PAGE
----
Do-It-Yourself Treatments Could Be Fatal……
You are NOT out of options………………………
During these unprecedented times, we understand the patient’s frustration and how this pandemic has created a halt to the readily accessible alternative treatment option in the FMT community. The need for continued treatments for a C. diff. infection and recurrent C. diff. infections are real and necessary. We also understand how patients experiencing
recurrent C. difficile infections are desperately seeking the FMT alternative treatment.
C Diff Foundation is able to provide information about treatments available to safely treat CDI’s and recurrent C. diff. infections.
Most home remedies or natural therapies, though, haven’t been put through the same rigorous clinical testing you expect from pharmaceutical medications.
In a world where you can fix almost anything with a do-it-yourself video on YouTube, you might think curing your own illness would be a piece of cake. It might be if it weren’t for a couple of (not so small) sticking points. One, the home remedy recommended by your friend — or one of the many websites promoting “natural therapies” — might not work.1 Dr. Harriet Hall, a retired family physician, former Air Force flight surgeon, and author of the SkepDoc column in Skeptic magazine, is one of those leading the charge against medical “treatments” not supported by science. Like others in the medical and scientific community, ……. There is the only medicine that has been tested and proven to work, and medicine that hasn’t,” Hall told Healthline. 1
Talk to your medical professional/s.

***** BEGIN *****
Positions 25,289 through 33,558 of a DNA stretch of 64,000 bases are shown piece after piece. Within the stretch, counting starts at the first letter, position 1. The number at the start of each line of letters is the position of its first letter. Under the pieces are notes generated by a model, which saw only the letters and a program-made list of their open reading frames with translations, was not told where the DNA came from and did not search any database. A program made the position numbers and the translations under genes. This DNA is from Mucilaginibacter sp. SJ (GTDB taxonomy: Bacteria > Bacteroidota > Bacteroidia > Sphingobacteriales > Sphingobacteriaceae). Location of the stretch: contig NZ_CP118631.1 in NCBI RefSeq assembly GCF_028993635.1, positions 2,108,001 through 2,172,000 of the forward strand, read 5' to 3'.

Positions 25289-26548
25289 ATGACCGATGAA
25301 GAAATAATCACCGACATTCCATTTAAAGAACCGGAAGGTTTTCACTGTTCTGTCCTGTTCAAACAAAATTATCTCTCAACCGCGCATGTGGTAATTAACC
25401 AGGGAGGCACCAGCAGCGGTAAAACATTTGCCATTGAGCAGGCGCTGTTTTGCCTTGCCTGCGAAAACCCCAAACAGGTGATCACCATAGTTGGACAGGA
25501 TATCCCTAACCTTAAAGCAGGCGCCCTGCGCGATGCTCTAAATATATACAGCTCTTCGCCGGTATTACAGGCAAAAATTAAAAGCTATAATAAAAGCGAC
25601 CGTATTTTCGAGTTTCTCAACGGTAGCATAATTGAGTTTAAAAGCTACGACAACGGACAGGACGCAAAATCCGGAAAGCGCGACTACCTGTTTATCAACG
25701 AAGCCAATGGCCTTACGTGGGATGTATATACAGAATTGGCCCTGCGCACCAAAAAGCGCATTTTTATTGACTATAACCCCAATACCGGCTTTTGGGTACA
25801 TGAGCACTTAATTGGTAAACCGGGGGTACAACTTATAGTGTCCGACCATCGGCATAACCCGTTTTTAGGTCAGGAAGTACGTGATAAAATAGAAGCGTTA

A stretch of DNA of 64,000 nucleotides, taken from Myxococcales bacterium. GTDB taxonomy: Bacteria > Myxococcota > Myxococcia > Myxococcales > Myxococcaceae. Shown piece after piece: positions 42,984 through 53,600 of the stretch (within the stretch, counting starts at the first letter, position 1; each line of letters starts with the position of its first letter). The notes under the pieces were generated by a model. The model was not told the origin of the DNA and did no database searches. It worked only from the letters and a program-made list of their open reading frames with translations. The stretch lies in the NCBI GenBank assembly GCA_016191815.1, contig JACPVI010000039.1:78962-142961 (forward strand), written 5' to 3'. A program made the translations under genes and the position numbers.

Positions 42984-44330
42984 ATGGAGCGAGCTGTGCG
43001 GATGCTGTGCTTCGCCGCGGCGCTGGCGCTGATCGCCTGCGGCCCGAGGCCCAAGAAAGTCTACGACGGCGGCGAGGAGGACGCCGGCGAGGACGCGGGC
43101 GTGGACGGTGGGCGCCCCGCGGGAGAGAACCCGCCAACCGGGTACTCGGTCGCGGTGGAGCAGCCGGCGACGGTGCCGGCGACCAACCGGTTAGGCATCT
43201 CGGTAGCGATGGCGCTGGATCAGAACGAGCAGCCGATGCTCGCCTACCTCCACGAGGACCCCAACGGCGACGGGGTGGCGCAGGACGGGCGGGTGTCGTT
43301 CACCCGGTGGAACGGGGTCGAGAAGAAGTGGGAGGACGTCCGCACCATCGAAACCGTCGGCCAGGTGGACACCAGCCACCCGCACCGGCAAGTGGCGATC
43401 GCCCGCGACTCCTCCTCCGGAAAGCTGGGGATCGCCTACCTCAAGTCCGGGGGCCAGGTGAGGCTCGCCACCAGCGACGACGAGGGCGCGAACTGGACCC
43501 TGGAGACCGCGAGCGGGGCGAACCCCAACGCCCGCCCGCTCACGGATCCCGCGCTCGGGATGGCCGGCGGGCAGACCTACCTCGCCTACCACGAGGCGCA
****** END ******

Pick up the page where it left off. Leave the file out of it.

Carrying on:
Discuss medications and clinical trials available.
Do Not Share Antibiotics.
Responses to an anonymous online questionnaire of 496 parents, researchers at the Cohen Children’s Medical Center of New York reported that 48 percent of the parents surveyed said they’ve held onto leftover antibiotics. More troubling to researchers was that of those parents, 73 percent reported giving those antibiotics to siblings, unrelated children, and unrelated adults. This would sometimes occur months after the drugs were originally prescribed.
Dr. Ruth Milanaik, director of the neonatal neurodevelopment follow-up program at Cohen and senior author of the study, says the results show an “alarming” percentage of parents engaging in sharing or borrowing antibiotics, a practice known as prescription diversion. “This is dangerous not only for those given antibiotics that weren’t prescribed for them but for entire populations of people who some antibiotics may no longer help when the bacteria they target become resistant to them,” Milanaik said in a statement. 2
Discuss Resources available.
Times are trying during these unprecedented times and you are not without hope – we would like to help you and not see you get hurt or even worse. Please take time to speak to your treating physician and consider contacting a C Diff Foundation Triage Nurse at 727-205-3922 to learn more about safe and effective treatments available and options available to you at this time of desperation.
Remember – You Are Not Out of Options.
Stay safe – and please – Do NOT take medicine into your own hands.